This week’s School Days post is a day later than normal thanks to a killer headache yesterday which wiped me out for the day. Last week was one of those school weeks where plenty was good, but there were also a few irritations.
I’ve found as the year’s gone by my annoyances have increased, mostly to do with N still being stuck down with Class 1 and them still not having been moved up. Now I’ve pretty much given up hope of them moving up til right near the end where there’ll be nothing gained for them doing so. I’m just looking forward to him being in year 2 and therefore always being in with all of his year group.
Compared with other schools and other classes, N seems to do very little reading to adults, and none has been recorded in his book with his teacher for a long time. There’s the occasional reading to a TA, but I may as well talk to myself when writing how he’s doing with his reading at home. He’s been stuck on stage 6 since he moved to it in January and is finding the books a lot easier now. He’s also reading a lot more at home – reading food packets, signs, anything he spots, and he says he finds it easy too. I love that he doesn’t panic when he comes across a big word, he just gives it a go thinking that he does know it.
They had a Big Read at school last week, where they had a good amount of time to read to someone else. N said sometimes year 5 or 6 pupils who listen to and help them, or TAs. N had one of the TAs. He got through 2 books so it must have been a good substantial amount of reading time for him to get through that much. Although they then didn’t have time to change the books to bring home, so he wouldn’t re-read it it a second time.
What he is now doing is reading a book and is able to tell me the story. Where before he just read it and told me he can’t remember. So at weekends if he refuses to read to me, or tells me he’s read at after school club I can now check if he did or not, because he’ll be able to tell me what it was about. Always good practice for reading comprehension as well.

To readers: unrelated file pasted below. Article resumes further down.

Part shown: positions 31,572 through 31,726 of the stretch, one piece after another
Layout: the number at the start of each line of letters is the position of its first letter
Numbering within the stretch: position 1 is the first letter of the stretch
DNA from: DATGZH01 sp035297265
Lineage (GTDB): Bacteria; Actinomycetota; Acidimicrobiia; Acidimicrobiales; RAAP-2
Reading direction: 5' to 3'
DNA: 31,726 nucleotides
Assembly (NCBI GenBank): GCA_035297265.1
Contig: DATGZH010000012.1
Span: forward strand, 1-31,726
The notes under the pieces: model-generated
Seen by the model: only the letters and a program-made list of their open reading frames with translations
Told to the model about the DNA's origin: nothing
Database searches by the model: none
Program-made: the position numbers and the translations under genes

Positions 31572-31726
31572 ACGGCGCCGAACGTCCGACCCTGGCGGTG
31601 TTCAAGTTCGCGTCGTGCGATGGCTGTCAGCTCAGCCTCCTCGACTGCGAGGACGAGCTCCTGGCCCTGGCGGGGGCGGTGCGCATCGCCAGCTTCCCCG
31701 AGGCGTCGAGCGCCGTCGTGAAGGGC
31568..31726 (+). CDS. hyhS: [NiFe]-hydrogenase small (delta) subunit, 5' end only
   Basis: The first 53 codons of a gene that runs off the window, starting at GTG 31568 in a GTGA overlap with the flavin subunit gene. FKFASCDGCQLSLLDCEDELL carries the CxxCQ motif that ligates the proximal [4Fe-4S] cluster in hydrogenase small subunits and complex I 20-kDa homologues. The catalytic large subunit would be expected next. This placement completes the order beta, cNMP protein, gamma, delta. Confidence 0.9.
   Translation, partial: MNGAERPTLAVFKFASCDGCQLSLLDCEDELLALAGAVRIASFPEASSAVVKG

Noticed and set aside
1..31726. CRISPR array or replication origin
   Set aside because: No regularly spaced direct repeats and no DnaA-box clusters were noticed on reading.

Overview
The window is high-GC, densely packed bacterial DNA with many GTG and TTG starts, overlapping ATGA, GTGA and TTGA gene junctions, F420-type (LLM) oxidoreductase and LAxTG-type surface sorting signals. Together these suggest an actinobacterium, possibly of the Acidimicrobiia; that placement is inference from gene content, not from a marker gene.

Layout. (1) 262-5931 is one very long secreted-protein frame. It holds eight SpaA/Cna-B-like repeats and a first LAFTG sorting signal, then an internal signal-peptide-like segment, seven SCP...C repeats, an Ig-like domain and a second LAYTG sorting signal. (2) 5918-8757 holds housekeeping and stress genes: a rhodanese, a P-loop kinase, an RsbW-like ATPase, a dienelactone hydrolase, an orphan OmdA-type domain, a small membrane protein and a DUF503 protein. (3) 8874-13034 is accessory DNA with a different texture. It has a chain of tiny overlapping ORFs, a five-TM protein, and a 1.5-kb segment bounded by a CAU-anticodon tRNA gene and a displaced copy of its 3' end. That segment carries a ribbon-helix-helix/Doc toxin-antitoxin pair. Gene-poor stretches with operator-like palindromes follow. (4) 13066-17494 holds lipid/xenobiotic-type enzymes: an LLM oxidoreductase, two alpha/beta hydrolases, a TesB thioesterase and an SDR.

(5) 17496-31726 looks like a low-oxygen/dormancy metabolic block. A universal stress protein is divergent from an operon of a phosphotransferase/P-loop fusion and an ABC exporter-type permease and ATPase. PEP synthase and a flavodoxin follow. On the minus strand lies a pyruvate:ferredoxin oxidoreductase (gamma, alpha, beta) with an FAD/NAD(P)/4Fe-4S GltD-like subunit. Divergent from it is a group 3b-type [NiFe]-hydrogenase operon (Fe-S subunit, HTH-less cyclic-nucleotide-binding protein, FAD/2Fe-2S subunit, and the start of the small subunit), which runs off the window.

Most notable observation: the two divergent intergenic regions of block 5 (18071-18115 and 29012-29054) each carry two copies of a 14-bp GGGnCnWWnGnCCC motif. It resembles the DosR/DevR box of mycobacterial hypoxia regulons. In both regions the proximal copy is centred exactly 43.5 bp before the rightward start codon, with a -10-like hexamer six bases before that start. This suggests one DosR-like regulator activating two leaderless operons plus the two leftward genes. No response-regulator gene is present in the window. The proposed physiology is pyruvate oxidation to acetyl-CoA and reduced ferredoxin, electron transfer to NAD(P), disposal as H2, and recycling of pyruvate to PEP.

N is terrible with names. I’m going to assume that’s a boy thing and that they’re just a) oblivious and b) don’t think it’s important to know them.
They’ve got 2 PGCE teachers in the school at the moment and he can’t remember either of their names despite at least one going across his 2 classes!
He’s like that with new children too – I have to read the names in the newsletter for new starters, and prompt him. Then he might remember.
Any excuse to not do his reading. Do you think I can pretend he’s learning gravity?
Year 2 SATS
Unless something miraculous happens like the government removing the SATs earlier than already expected, N will be doing SATs next year. He told me it was just like when they do the reading test which he says he quite enjoys. They’ve done practise year 1 reading tests a few times through the year. N just treats them as another test to try and that’s it, it doesn’t both him. I’m hoping he’ll take the SATs next year the same way.
He was most interested in how the teacher had to cover up all the work on the walls for the test week. It meant the year 1s had to spend more time in with Class 1 – seemingly according to N, playing a lot and doing a bit of fun maths. I’m hoping they didn’t spend 4 mornings only playing just because year 2 were doing SATS.
All week N has been singing away one of the songs they’ve been learning for their end of half term school performance. He was so happy because he was getting to sing in with Class 2 (and seemingly Class 1 as well, although there’s been no words turning up to learn for that one). They’re singing Don’t Stop (thinking about tomorrow – rather than 4 Non Blondes or any other more pop-y versions I have humming around my head when those words are mentioned), and he is loving it!
Hopefully I’ll be able to get to the performance, but with work I’m not sure I can.
Last week was open morning again. They do seem to come round really quickly but it’s great to be able to go in and see their work.
N’s writing has improved so much, even since Easter. He’s been writing stories, plans and instructions, and I could read and understand every page of writing. When he says he has no imagination at home, as I’d tried to suggest to him, his teacher said it’s about giving him the tools to work through to get to the putting something down on paper stage. Once he’s started then he gets going. But that first ‘I don’t know what to write’ is a stumbling block at the moment.
Hopefully once N’s got it in his head the types of questions he can ask to get ideas, there’ll be no stopping him.